Don Goodman-Wilson

Engineer, teacher, philosopher, photographer. Time travel paradox resolution consultant. Developer advocacy evangelist. he/him

Announcing Crown + Flint

When I started my photography journey about twenty years ago, I shot film because (oh, the irony) I couldn’t afford digital. I was a bit too high on Ansel Adams, and I decided that I was going to apply the Zone System to rollfilm. This meant I needed a spotmeter, and a way of keeping notes. Since I’d blown my budget on a Pentax Spotmeter V, I assembeled a hipster PDA and a Bic Crystal for recording the necessary meter readings.

Hipster PDA, circa 2003

While this particular sheet of notes is reasonably legible, it got worse over time, as my handwriting got sloppier, and my notes less verbose. You can imagine how long the exercise lasted. About ten rolls of film.

So for like twenty years or so, I feel like I’ve been flying blind. It turned out alright I guess? But I have binders full of negatives with lots of questions attached: Where is this? When is this? What camera is this? And I’ll likely never know because my memory has never been the best.

Then I moved on to digital photography, and forgot all about these problems.

Then, about a year ago, I collected a couple of cameras without light meters. And I pulled out a notebook and started taking notes again—camera in one hand, Pentax Spotmeter in another, notebook in yet another, and finally a pen in my fourth hand. Except this time I was a little less naïve about my own motivations, and quickly realized this wasn’t going to work. Naturally, I started looking into apps. There some excellent apps for metering light, and some…usable apps for collecting metadata, and what few did both did so poorly or incompletely. Most importantly, none of the apps (or combinations of apps) had a UX that made using a phone more appealing than using a handheld lightmeter + notebook.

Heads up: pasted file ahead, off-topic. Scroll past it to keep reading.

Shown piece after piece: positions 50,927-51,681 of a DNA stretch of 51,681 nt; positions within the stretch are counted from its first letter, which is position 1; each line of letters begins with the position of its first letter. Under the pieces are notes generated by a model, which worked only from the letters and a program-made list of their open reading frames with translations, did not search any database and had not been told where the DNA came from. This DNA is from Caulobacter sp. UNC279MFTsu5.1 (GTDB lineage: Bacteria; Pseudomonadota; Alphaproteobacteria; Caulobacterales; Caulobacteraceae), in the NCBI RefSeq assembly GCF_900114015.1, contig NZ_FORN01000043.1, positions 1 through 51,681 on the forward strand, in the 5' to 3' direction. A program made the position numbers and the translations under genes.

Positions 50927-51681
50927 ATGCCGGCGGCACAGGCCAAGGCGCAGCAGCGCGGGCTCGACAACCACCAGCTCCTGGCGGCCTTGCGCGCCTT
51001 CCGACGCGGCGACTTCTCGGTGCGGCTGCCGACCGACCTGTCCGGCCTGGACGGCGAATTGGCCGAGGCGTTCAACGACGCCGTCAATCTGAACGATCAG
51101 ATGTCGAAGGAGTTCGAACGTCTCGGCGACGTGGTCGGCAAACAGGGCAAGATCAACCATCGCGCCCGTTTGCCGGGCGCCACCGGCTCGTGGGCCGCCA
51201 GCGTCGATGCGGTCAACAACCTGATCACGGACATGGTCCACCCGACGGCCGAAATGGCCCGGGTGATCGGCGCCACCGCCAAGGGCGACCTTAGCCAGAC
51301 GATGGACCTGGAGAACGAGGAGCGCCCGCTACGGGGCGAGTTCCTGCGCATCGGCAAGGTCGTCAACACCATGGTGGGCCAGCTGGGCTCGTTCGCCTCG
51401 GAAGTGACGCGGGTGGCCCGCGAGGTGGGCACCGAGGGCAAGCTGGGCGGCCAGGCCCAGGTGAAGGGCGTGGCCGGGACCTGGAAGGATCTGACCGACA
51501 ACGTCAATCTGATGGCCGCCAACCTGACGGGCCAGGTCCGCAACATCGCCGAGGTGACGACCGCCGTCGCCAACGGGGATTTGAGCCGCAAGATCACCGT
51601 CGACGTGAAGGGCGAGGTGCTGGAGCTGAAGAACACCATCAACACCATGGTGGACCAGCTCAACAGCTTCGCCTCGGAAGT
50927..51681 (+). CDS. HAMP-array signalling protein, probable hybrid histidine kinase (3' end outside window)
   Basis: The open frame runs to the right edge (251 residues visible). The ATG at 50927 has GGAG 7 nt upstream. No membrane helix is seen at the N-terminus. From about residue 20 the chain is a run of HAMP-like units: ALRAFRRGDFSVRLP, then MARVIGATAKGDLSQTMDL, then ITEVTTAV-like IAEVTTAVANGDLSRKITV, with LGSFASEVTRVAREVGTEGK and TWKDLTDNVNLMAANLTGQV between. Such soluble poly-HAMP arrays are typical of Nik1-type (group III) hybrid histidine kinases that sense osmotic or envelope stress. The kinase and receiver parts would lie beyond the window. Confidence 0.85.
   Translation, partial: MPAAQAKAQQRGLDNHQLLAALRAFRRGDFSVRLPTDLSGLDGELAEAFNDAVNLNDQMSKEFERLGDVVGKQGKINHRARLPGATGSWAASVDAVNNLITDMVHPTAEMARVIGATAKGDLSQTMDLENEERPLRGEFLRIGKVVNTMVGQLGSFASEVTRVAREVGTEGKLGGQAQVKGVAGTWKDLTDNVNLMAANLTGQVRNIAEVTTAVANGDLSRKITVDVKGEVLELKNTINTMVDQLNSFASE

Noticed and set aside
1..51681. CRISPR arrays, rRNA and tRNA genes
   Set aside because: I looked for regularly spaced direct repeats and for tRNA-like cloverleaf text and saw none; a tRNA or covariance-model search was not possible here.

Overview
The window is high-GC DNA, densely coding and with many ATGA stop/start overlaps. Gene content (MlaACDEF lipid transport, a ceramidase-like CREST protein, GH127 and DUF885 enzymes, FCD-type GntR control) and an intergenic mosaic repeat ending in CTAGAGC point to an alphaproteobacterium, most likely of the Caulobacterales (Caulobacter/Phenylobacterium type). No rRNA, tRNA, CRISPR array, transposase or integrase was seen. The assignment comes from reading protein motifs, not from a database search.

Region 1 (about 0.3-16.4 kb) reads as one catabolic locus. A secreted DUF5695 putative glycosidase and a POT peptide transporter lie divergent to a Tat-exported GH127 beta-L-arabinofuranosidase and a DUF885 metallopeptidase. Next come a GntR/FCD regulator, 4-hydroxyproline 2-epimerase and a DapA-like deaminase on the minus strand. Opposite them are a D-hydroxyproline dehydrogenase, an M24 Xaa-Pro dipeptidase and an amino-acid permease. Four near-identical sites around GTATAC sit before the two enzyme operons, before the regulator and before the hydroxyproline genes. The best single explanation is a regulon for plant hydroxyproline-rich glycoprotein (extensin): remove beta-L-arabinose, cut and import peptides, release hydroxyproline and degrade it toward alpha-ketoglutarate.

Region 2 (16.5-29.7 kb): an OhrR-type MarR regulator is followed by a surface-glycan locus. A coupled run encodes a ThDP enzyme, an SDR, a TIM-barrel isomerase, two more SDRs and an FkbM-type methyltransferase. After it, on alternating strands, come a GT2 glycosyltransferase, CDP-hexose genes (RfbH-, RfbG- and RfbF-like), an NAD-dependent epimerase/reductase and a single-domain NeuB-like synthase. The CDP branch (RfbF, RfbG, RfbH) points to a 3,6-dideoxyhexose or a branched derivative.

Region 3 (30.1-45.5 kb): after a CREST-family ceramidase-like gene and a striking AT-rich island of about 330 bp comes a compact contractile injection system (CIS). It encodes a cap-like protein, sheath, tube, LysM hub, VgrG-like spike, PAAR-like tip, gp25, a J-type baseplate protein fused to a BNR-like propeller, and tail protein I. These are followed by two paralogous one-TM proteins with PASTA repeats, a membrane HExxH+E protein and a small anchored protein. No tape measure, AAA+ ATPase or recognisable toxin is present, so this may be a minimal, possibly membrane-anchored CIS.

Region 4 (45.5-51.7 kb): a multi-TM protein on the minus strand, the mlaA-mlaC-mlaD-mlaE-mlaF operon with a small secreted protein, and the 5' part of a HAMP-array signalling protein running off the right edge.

So, I’ve been writing Mac apps for the better part of a decade now, but I’ve never written a mobile app. What better time to learn than when faced with a challenge like this? I figured, worst case, I’ll come out of this experience having learned a new marketable skill, and best case I have a nice shiny app that does exactly what I want. And thus I set out in May to build the app of my dreams.

Last week, after a surprisingly enthusastic beta testing period with about 30 folks from all over the globe, I launched Crown + Flint upon the analog photography world.

Crown + Flint is an app that combines film collection management, a highly accurate lightmeter (as tested against my Sekonix L-308X and my Pentax Spotmeter V), and metadata collection. It is specifically designed to get out of the way as much as possible—my design goal is that it can never be more onerous to use than a handheld lightmeter. And I think I’ve succeeded.

Manage your film as you use it; Meter your shots for the perfect exposure; Track what films are currently loaded.

The key to the app is that you have to tell it about your cameras and lenses, in some detail. That means a bit of up-front work doing data entry. But the result is that Crown + Flint will never suggest camera settings that are impossible on your equipment, which saves you time fiddling around trying to find a shutter speed and aperture setting that approximate what’s possible. And because metadata collection is integrated into the lightmeter, the app collects accurate metadata on each of your shots.

All your equipment at a glance; Detailed capabilities of your gear; Track the metadata of each frame…

Moreover, you can know at a glance what film is loaded into what camera, which films are out for development, and what’s in the archives. References images are taken with each lightmeter reading, so you can accurately correlated the metadata with the actual frames.

And just as important…you can export everything off your phone. Right now, Crown + Flint can export a roll of film as a spreadsheet, or as data files compatible with ExifTool (with a little massaging, anyway…) so you can embed the metadata directly into your film scans. Support for more tools coming.

…including reference image and location; Keep detailed notes on each roll; Export your data for further processing.

Crown + Flint is free to use for your first five rolls of film. After which, you can unlock unlimited films with Pro Mode for a one-time purchase of $19.99 USD. The app is available for download now for iPhone on the Apple App Store or for Android on Google Play.

I’m using Instagram to share app updates and spread the love, and Discord for community support. Find us on either of those two channels! I’ll be sharing more detailed usage manuals soon, too.